For the general writer of history, appealing to the general reader, has a basis for equally trenchant suspicions of the academic approach. These suspicions are riot to be taken lightly, if only because he has with him the weight of numbers and influence. The engineer, the physician, the chemist would feel deeply disturbed by a suggestion that he was losing rapport with the public he serves. The professional historian cannot afford to be less sensitive. He affects democratic action in three principal ways, by giving occasional guidance to leaders, by affording instruction to the general citizenship, and by helping create a climate of opinion. He will do well to listen respectfully to criticism from workers outside the guild. In most fields, in this country with its long tradition of the versatile amateur, a well-led revolt against excessive professional claims is always assured of wide support. From the days of Winfield Scott to those of Tasker H. Bliss and George Marshall, our people have rejected the idea that only West Point graduates should command our armies. The aphorism of Clemenceau about war and military experts has been applied in our time to experts in pedagogy who asserted a complete right to control our schools: “Education is too important to be left to the educationists.” Were we less modest, it could be applied to us: “History is far too important to be left to the professional historians.”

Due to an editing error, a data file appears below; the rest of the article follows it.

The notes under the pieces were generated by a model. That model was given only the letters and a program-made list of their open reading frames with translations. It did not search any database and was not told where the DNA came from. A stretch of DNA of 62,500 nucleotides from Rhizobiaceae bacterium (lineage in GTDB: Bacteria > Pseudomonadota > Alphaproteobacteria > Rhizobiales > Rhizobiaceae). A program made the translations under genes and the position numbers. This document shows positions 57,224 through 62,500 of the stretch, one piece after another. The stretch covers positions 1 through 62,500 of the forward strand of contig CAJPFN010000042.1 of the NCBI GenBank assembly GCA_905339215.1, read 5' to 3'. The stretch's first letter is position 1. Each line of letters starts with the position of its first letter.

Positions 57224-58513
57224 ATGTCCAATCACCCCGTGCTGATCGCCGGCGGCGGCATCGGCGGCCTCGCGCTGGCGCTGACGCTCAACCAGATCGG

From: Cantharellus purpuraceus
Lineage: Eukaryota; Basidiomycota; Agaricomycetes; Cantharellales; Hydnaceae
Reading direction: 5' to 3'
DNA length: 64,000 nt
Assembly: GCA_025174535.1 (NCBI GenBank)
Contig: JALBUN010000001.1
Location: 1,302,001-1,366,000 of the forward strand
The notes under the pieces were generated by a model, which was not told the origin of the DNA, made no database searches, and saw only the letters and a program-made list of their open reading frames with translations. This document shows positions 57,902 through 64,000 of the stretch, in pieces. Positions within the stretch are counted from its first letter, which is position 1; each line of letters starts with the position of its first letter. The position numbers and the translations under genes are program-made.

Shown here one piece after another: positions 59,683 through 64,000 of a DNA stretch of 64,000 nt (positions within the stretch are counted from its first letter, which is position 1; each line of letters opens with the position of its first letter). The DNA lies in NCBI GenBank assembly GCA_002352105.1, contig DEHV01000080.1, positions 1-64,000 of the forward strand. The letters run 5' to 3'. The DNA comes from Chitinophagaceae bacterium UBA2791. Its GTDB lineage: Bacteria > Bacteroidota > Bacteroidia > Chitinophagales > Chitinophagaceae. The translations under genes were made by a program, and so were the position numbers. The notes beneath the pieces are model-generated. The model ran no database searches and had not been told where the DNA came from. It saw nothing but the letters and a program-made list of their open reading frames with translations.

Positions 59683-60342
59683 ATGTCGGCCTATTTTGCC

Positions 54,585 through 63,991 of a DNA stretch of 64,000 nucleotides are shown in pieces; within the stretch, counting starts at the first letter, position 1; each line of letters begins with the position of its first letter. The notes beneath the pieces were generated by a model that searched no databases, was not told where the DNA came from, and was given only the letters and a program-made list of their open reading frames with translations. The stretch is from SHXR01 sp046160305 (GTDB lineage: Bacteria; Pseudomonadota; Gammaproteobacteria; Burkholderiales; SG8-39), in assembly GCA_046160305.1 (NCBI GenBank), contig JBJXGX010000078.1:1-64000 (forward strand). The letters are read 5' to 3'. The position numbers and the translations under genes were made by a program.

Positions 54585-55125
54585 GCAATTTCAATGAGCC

The principal reproach that writers outside the guild bring against us is rooted in a different sense of values from ours, which we may well pause to examine.
In striving to present the truth about the past, any historian must rely upon the fullest possible research, upon strict care to avoid factual error, upon his best powers of insight and judgment, and upon due use of the imagination. Of these four parts of his panoply two are easily measured. It is not difficult to demonstrate the adequacy of research in Channing, and inadequacy in much of Schouler; the infrequency of factual error in Gardiner, and frequency in Froude. The failure to use insight to reach a deeper truth, however, is not so easily detected. As for imagination, its absence will never be noted by many pedestrian students, some of whom will even omit it from the list of historical essentials. Yet its supreme importance is stated with characteristic force by Parkman in the preface to La Salle and the Great West. “Faithfulness to the truth of history,” he writes, “involves far more than a research, however scrupulous, into special facts. Such facts may be detailed with the most minute exactness, and yet the narrative, taken as a whole, may be unmeaning or untrue. The narrator must seem to imbue himself with the life and spirit of the time. He must study events in their bearings near and remote; in the character, habits, and manners of those who took part in them. He must be, as it were, a sharer or spectator of the action he describes.”